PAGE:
Prions can infect both humans and animals, causing Creutzfeldt-Jakob disease (CJD) in humans, mad cow disease in cattle, and chronic wasting disease in elk and deer. The infectious, misfolded protein particles often go undetected as they destroy brain tissue, causing memory loss, mobility issues, and ultimately death. Preclinical detection of prions has proven difficult, but new research suggests skin samples hold early signs of prion disease that precede neurologic symptoms.
“Currently a definitive diagnosis of Creutzfeldt-Jakob disease is dependent on the examination of diseased brain tissue obtained at biopsy or autopsy. It has been impossible to detect at the early preclinical stage,” said Wenquan Zou, MD, PhD, associate professor of pathology at Case Western Reserve University School of Medicine.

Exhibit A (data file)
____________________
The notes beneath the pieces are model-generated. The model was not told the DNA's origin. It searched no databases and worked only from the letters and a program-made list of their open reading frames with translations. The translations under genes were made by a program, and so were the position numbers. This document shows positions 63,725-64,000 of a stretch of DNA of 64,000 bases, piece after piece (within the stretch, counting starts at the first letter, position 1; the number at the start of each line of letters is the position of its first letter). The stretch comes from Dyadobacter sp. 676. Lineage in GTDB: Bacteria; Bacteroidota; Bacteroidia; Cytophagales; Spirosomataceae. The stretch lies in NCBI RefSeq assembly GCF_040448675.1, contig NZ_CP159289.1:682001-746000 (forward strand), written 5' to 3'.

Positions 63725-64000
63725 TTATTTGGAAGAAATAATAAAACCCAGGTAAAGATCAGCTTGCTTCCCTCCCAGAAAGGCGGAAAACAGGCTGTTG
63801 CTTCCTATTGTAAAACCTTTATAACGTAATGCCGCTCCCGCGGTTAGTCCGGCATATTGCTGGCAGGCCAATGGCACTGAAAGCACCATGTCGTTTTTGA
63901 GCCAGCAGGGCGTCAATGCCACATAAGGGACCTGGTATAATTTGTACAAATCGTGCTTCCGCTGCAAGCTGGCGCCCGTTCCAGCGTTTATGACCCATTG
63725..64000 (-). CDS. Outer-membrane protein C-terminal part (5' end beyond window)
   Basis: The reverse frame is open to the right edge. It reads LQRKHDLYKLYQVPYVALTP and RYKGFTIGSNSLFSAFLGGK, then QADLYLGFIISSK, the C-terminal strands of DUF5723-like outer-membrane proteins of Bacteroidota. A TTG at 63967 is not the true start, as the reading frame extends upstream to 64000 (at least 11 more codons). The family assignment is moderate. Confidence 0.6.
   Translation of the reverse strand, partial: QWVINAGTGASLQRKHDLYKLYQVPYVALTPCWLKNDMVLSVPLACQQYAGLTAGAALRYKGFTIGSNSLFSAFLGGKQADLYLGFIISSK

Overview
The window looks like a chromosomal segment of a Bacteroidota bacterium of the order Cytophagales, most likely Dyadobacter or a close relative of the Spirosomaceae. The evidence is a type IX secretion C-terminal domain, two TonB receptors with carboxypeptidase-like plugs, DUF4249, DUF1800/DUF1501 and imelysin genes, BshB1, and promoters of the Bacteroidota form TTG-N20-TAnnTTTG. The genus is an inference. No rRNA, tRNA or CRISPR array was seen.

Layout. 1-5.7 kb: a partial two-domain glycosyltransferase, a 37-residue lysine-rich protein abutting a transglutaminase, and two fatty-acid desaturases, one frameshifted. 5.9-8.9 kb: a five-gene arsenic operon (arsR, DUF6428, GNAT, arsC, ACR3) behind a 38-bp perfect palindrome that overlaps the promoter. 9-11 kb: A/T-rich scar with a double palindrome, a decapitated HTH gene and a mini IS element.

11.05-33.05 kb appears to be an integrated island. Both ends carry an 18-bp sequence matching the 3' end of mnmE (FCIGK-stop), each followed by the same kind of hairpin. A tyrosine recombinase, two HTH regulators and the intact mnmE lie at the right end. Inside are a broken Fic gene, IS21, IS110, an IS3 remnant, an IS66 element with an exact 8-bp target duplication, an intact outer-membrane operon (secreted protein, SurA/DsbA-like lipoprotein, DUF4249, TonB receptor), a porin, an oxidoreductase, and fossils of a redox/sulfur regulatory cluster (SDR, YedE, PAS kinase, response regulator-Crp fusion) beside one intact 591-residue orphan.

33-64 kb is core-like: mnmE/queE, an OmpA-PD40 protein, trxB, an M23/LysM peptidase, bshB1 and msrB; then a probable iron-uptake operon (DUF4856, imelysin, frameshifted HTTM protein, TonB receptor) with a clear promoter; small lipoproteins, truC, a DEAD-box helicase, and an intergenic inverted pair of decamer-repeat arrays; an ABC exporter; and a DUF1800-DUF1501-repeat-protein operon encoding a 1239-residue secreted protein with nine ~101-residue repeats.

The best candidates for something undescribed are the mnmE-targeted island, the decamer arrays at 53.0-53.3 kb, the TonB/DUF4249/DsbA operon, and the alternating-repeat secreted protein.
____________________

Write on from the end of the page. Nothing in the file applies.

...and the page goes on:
In a ground-breaking study published in Nature Communications, Zou and an international team of researchers successfully used two methods to detect prions in skin samples collected from inoculated rodents. The study provides the first proof-of-concept evidence that readily accessible skin samples could be used to detect prion disease early—before clinical symptoms appear.
In the new study, Zou and colleagues successfully detected prions in rodent skin samples as early as two weeks post-infection. They also detected prions in the skin of uninoculated rodents that were housed alongside inoculated cage mates, demonstrating that prion transmission can occur between cohabitating rodents.
Read more at Case Western Reserve
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